Phew! After relentlessly rubbishing the recent Star Wars output featured on Disney+ it’s something of a relief to say in some confidence that Andor looks like the best thing to hit the Star Wars universe in some time. Disney may not sell a lot of toys on the back of Andor, a prequel series based on the Cassian Andor character previously featured in Rogue One, but they may win back some of the ill-served adult fans of the franchise. Those whose minds were blown by the ‘dirty space’ look of the 1977 film will appreciate how Disney have doubled down on the notion; we open in a brothel, there’s a sex scene, and people of various degrees of innocence and guilt are gunned down and stay dead. That’s very much the touch that Bourne–scribe Tony Gilroy brings to the tough, slow-burn feel of Andor; with the first three episodes dropping in formation onto on streaming, viewers can play straight through to a feature length Star Wars movie that, for once, plays deadly serious.
We open in a brothel, Amsterdam style, with potential alien partners displayed in dingy lit windows. Cassian Andro (Diego Luna) is seeking information about his sister from the madam, draws a blank, and is accosted by two corporate thugs on the way out, killing one by accident and executing the other in an alleyway skirmish. But while Andor already has a lengthy criminal record, this inciting incident sparks a man-hunt that forces Andor’s hand to get outta Dodge, or rather the planet of Ferrix, before the private security goons doing the Empire’s bidding come after him. Through his resourceful ex Bix Caleen (Ardia Ardrona), Andor manages to organise a trade for credits of some high-tech kit he’s pilfered from the Empire, and she arranges a meeting with Luthen Rael (Stellan Skarsgård). Caleen‘s Glaswegian boyfriend (James McArdle) has his suspicions about Andor’s activities, as well as a jealous nature, and shops him to the authorities, who promptly send of squad of 12 men and two officers to intercept the meet. All parties converge in a health and safety nightmare shootout in a room full of hanging anvils, and the only way out is being good with a blaster…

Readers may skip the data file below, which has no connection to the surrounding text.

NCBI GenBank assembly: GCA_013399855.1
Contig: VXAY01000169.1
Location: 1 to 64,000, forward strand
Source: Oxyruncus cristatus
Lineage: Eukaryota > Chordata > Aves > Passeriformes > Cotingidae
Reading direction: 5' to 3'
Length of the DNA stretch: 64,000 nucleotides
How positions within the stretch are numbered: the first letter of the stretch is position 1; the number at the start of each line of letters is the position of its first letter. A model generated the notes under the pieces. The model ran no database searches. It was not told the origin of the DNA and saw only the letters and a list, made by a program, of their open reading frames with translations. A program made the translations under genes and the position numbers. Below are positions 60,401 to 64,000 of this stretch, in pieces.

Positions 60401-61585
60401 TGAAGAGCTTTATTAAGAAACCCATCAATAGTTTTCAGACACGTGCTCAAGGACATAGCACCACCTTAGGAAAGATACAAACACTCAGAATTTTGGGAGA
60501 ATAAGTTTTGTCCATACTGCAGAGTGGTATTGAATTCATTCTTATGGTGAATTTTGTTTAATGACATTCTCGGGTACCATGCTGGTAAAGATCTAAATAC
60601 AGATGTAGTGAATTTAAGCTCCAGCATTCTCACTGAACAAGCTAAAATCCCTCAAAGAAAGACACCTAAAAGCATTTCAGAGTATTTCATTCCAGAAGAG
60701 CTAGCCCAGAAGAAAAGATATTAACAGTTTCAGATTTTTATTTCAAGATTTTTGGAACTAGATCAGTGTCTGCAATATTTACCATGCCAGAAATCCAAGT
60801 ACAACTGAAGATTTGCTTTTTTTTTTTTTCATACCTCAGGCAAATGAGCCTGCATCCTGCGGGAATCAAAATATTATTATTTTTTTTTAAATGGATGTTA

So based on that description, you forget all about the Jedi, ewoks, Boba Fett, midi-chlorians, sand, Jar Jar Binks, force ghosts, baby yoda and all that guff; we’ve no time for that kind of whimsical sentiment. Even the Empire is a gauche early state, and when Andor and Luthern finally meet, there’s dialogue that ingeniously retcons how many key mistakes we know the Empire would go on to make. ‘When you steal from the Empire, you just walk in like you belong. They’re so proud of themselves, so fat and satisfied.’ That complacency is not yet seen, but Gilroy deals himself plenty of good cards, retains his ability to create scenes that reflect an eclectic knowledge of history; it’s very noticeable that this feels like the first time that the Empire’s subjugation of the galaxy has been seen in economic terms, and Andor is more wary of the local goon squads than the Empire itself. There’s also a flashback story for Andor himself that carries some of the desperate mood of Alejandro Landes’ harrowing child soldier drama Monos.
Andor suggests a universe on the edge of a revolution, ‘pockets of fermentation’ as one character observes, the onset of a fightback by the rebel alliance that hadn’t yet begun, and that’s a potent notion for 2022. With tonnes of fun ideas (from time-stamp BBY, to Nog, Revnog or Caf?) and a stark noir feel, Andor picks up the strongest suit of the Star Wars franchise (Rogue One) and makes it work as tv; for once, there ARE the droids we’re looking for, and for Star Wars fans, if you can’t find it here, it’s probably not worth looking for….